Perhaps the greatest difference between the programs is that the SSA doesn’t use disability ratings. They approve your claim or they deny your claim: there is no sliding scale of benefits.
To qualify for SSDI, your disability must meet the definition in the SSA’s Blue Book of Listings. It also must have lasted at least a year or is expected to last a year or end in death. If your condition is not in the Blue Book or if you cannot prove that it will last at least a year, you will not be approved.
The SSA uses your medical records to determine whether you will be approved or denied. The VA may share your medical records with the SSA, but both departments can lose documents in the bureaucratic shuffle. You will want to keep your medical records on hand just in case. You are also able to submit new evidence proving the extent of your condition to the SSA.
To qualify for SSDI, you must have earned enough work credits. You earn work credits by paying Social Security taxes out of your paycheck, and most people need 40 work credits to qualify for SSDI.
The SSA also calculates monthly benefits differently than the VA. SSDI benefits are equal to the average of your lifetime earnings from the time you started working to your onset date, or when you became disabled. This may or may not be more than you are already receiving from the VA.
Once you are approved for SSDI, you will receive your first payment within 90 days of the decision.
What about SSI?
The SSA also offers a needs-based program called Supplemental Security Income (SSI). Like SSDI, SSI is meant for disabled persons who are unable to work. But unlike SSDI, SSI is only based on your countable income, not on your work history. Oftentimes people who do not have enough work credits to qualify for SSDI can apply for SSI instead.
It is possible to receive VA disability benefits and SSI at the same time, but your VA benefits would be subtracted from your monthly SSI payment. And if you are receiving too much money from the VA, you may not even qualify for SSI.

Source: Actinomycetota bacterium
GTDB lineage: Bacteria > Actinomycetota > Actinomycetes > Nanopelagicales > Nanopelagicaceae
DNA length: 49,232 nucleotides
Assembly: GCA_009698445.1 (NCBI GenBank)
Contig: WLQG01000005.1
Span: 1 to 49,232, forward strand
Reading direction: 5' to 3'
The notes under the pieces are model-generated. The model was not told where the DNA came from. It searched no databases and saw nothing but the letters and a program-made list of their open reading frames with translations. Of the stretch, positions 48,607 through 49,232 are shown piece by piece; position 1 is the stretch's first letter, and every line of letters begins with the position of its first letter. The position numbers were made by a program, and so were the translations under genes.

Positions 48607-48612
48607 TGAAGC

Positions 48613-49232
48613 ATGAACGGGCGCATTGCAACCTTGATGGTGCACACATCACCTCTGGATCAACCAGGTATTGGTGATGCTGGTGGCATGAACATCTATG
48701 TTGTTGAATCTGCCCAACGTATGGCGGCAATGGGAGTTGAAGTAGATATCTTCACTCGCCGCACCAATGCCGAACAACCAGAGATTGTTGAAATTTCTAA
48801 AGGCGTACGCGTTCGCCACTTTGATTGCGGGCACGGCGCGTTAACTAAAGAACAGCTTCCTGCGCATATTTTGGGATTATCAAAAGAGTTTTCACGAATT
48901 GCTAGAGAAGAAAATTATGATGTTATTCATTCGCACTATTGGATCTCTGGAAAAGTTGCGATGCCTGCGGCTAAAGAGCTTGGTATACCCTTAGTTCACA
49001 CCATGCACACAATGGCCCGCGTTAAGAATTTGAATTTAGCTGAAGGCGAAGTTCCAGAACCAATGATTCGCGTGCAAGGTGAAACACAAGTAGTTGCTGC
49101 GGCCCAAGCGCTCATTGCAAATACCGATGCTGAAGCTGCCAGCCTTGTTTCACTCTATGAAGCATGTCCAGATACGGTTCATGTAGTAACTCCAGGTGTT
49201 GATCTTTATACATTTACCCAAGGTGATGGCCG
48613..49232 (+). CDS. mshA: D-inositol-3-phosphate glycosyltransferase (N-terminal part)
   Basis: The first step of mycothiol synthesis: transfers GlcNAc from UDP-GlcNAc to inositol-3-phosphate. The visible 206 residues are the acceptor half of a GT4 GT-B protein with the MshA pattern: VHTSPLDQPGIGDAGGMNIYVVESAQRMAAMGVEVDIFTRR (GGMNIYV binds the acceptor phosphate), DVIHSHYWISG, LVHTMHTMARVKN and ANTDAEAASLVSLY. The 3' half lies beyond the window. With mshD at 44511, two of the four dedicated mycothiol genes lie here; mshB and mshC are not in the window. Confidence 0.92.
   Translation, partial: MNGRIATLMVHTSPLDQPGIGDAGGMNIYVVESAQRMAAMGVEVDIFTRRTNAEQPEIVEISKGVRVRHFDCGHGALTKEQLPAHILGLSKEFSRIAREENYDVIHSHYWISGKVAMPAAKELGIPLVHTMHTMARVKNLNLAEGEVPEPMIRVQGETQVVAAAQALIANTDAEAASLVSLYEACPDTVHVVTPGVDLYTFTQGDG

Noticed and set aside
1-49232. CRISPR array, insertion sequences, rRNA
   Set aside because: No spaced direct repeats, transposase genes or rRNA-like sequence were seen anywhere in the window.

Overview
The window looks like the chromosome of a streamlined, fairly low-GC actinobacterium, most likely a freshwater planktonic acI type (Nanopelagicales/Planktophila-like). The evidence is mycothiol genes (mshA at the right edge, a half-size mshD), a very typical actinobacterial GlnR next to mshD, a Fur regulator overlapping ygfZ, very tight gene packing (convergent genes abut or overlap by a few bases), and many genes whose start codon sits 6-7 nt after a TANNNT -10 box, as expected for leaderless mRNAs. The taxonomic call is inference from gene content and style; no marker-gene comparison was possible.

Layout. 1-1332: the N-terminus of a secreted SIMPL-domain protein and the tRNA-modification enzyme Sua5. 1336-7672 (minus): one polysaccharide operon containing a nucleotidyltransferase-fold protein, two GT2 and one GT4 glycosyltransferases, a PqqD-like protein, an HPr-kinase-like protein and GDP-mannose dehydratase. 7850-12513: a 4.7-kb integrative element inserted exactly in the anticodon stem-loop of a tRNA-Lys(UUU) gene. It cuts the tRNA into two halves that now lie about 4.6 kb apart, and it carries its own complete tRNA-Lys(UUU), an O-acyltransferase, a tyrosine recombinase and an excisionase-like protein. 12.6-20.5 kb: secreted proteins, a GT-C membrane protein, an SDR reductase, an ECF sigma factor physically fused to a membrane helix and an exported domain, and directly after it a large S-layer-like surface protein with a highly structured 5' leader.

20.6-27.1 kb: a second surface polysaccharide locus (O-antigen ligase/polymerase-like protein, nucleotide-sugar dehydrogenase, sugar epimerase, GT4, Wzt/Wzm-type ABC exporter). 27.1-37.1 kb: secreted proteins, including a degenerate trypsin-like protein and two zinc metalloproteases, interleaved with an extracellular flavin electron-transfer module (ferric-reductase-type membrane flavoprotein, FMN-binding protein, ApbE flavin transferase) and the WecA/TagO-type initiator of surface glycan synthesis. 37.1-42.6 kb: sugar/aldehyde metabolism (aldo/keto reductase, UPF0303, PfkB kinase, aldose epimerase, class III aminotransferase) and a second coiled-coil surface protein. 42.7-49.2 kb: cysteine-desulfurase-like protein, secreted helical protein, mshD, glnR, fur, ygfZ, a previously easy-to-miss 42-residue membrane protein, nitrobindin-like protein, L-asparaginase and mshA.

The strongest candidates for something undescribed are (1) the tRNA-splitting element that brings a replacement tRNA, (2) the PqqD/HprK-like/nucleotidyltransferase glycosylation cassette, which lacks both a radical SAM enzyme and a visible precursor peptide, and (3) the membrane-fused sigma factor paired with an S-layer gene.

A local disability attorney can answer any questions you may have about applying for SSI, or if SSI is the best program for your situation.
How an Attorney Can Help
If you aren’t sure how to navigate the sometimes confusing and frustrating Social Security process, you aren’t alone. A Social Security disability lawyer can help you through the entire process. From applying for SSDI and gathering medical records to appealing the decision if you are denied, your attorney and their legal team is an important asset.
And the help won’t stop after you have been approved. If you are in a car accident and aren’t sure how your settlement will affect your disability benefits, your attorney can help. Or if you reach retirement age and aren’t sure how Social Security retirement will affect your VA benefits, your attorney can help point you in the right direction.
At Hensley Legal Group, we understand the disability process and are passionate about getting our clients approved. We’ve even written a free ebook, Eight Mistakes to Avoid When Filing for Social Security Disability Benefits, to help walk you through common mistakes made during the filing process.
Call us today or contact us online for a free conversation about your Social Security disability claim. Hensley Legal Group is here and ready to help, 24/7.